[Docs] [txt|pdf] [Tracker] [WG] [Email] [Diff1] [Diff2] [Nits] [IPR]

Versions: (draft-savolainen-heuristic-nat64-discovery) 00 01 02 03 04 05 06 07 08 09 10 11 12 13 17 RFC 7050

Behave WG                                                  T. Savolainen
Internet-Draft                                                     Nokia
Intended status: Standards Track                             J. Korhonen
Expires: November 24, 2011                        Nokia Siemens Networks
                                                            May 23, 2011


  Discovery of a Network-Specific NAT64 Prefix using a Well-Known Name
           draft-ietf-behave-nat64-discovery-heuristic-00.txt

Abstract

   This document describes a method for detecting presence of DNS64 and
   for learning IPv6 prefix used for protocol translation on an access
   network without explicit support from the access network.  The method
   depends on existence of a known IPv4-only domain name.  The
   information learned enables applications and hosts to perform local
   IPv6 address synthesis and on dual-stack accesses avoid traversal
   through NAT64.

Status of this Memo

   This Internet-Draft is submitted in full conformance with the
   provisions of BCP 78 and BCP 79.

   Internet-Drafts are working documents of the Internet Engineering
   Task Force (IETF).  Note that other groups may also distribute
   working documents as Internet-Drafts.  The list of current Internet-
   Drafts is at http://datatracker.ietf.org/drafts/current/.

   Internet-Drafts are draft documents valid for a maximum of six months
   and may be updated, replaced, or obsoleted by other documents at any
   time.  It is inappropriate to use Internet-Drafts as reference
   material or to cite them other than as "work in progress."

   This Internet-Draft will expire on November 24, 2011.

Copyright Notice

   Copyright (c) 2011 IETF Trust and the persons identified as the
   document authors.  All rights reserved.

   This document is subject to BCP 78 and the IETF Trust's Legal
   Provisions Relating to IETF Documents
   (http://trustee.ietf.org/license-info) in effect on the date of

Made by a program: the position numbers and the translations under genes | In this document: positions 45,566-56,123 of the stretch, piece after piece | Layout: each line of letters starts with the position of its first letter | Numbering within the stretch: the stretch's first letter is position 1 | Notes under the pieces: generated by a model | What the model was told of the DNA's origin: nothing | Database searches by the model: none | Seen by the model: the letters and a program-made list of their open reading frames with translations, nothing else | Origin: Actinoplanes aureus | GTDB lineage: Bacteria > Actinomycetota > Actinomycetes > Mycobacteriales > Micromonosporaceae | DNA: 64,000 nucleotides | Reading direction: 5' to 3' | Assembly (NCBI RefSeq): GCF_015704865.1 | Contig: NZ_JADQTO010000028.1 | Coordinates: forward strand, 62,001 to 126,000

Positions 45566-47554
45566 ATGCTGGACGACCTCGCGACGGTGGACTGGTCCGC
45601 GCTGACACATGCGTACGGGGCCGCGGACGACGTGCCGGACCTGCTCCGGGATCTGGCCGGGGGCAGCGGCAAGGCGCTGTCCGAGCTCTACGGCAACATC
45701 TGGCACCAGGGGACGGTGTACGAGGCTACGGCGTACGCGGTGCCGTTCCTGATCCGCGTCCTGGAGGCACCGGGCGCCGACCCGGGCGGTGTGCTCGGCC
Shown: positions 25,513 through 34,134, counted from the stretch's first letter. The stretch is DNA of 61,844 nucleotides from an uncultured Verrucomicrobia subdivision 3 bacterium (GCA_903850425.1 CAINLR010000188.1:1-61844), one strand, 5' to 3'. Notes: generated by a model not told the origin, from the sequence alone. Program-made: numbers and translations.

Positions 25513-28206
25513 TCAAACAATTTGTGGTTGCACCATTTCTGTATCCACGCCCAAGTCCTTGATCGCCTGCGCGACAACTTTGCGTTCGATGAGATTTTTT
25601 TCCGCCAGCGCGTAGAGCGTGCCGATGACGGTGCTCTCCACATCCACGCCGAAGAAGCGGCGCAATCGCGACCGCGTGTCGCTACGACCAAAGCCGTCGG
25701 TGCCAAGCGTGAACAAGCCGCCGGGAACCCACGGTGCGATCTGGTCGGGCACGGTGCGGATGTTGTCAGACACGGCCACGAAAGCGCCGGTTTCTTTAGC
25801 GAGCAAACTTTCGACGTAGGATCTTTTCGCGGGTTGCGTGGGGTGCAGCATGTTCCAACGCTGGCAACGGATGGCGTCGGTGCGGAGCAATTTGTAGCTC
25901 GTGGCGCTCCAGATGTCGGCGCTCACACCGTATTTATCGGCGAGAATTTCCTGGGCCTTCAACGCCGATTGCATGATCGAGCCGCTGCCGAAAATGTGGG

publication of this document.  Please review these documents
   carefully, as they describe your rights and restrictions with respect
   to this document.  Code Components extracted from this document must



Savolainen & Korhonen   Expires November 24, 2011               [Page 1]

Internet-Draft           NSP Discovery using WKN                May 2011


   include Simplified BSD License text as described in Section 4.e of
   the Trust Legal Provisions and are provided without warranty as
   described in the Simplified BSD License.


Table of Contents

   1.  Introduction  . . . . . . . . . . . . . . . . . . . . . . . . . 3
   2.  Requirements and Terminology  . . . . . . . . . . . . . . . . . 3
     2.1.  Requirements  . . . . . . . . . . . . . . . . . . . . . . . 3
     2.2.  Terminology . . . . . . . . . . . . . . . . . . . . . . . . 4
   3.  Host behavior . . . . . . . . . . . . . . . . . . . . . . . . . 4
     3.1.  Connectivity test . . . . . . . . . . . . . . . . . . . . . 5
     3.2.  IPv4 addresses of the known name  . . . . . . . . . . . . . 5
     3.3.  Non-standard IPv6 address formats . . . . . . . . . . . . . 6
   4.  Hosting of an IPv4-only name(s) . . . . . . . . . . . . . . . . 6
   5.  Required IPv4 addresses . . . . . . . . . . . . . . . . . . . . 6
   6.  Security Considerations . . . . . . . . . . . . . . . . . . . . 6
   7.  IANA Considerations . . . . . . . . . . . . . . . . . . . . . . 6